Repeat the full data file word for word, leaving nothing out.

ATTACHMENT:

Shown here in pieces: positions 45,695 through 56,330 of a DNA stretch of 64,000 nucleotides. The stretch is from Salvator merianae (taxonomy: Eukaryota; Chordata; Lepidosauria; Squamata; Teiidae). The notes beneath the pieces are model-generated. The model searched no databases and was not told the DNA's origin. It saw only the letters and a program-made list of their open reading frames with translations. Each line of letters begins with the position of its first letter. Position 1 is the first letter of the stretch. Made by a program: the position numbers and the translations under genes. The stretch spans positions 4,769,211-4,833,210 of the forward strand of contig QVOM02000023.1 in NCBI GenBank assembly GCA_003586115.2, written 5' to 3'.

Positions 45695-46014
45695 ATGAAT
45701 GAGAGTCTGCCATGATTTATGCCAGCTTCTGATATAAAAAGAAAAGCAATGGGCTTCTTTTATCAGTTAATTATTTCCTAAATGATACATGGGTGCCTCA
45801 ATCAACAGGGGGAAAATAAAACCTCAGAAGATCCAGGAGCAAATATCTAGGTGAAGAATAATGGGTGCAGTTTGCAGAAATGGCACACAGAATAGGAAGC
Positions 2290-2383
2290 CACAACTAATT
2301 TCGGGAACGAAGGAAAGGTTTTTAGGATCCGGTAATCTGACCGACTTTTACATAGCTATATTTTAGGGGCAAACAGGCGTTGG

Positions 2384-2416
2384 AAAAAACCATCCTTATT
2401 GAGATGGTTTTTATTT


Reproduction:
Shown here in pieces: positions 45,695 through 56,330 of a DNA stretch of 64,000 nucleotides. The stretch is from Salvator merianae (taxonomy: Eukaryota; Chordata; Lepidosauria; Squamata; Teiidae). The notes beneath the pieces are model-generated. The model searched no databases and was not told the DNA's origin. It saw only the letters and a program-made list of their open reading frames with translations. Each line of letters begins with the position of its first letter. Position 1 is the first letter of the stretch. Made by a program: the position numbers and the translations under genes. The stretch spans positions 4,769,211-4,833,210 of the forward strand of contig QVOM02000023.1 in NCBI GenBank assembly GCA_003586115.2, written 5' to 3'.

Positions 45695-46014
45695 ATGAAT
45701 GAGAGTCTGCCATGATTTATGCCAGCTTCTGATATAAAAAGAAAAGCAATGGGCTTCTTTTATCAGTTAATTATTTCCTAAATGATACATGGGTGCCTCA
45801 ATCAACAGGGGGAAAATAAAACCTCAGAAGATCCAGGAGCAAATATCTAGGTGAAGAATAATGGGTGCAGTTTGCAGAAATGGCACACAGAATAGGAAGC
Positions 2290-2383
2290 CACAACTAATT
2301 TCGGGAACGAAGGAAAGGTTTTTAGGATCCGGTAATCTGACCGACTTTTACATAGCTATATTTTAGGGGCAAACAGGCGTTGG

Positions 2384-2416
2384 AAAAAACCATCCTTATT
2401 GAGATGGTTTTTATTT